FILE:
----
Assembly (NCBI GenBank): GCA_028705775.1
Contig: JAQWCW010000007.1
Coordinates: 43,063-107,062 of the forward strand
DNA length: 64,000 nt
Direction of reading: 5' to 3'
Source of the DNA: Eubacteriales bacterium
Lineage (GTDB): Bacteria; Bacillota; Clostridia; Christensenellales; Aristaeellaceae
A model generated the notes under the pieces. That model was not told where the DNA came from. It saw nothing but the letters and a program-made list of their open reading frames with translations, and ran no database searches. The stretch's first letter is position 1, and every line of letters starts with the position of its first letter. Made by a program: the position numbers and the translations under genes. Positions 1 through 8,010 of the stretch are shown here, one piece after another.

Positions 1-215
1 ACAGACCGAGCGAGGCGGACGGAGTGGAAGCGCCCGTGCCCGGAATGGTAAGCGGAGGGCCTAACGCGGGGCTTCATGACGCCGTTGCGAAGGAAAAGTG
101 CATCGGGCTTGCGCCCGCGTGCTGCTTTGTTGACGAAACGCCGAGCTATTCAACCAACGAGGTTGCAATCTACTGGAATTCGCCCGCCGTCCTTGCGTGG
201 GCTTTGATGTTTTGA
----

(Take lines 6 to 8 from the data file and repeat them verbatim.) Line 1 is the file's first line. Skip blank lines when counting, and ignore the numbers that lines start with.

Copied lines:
Source of the DNA: Eubacteriales bacterium
Lineage (GTDB): Bacteria; Bacillota; Clostridia; Christensenellales; Aristaeellaceae
A model generated the notes under the pieces. That model was not told where the DNA came from. It saw nothing but the letters and a program-made list of their open reading frames with translations, and ran no database searches. The stretch's first letter is position 1, and every line of letters starts with the position of its first letter. Made by a program: the position numbers and the translations under genes. Positions 1 through 8,010 of the stretch are shown here, one piece after another.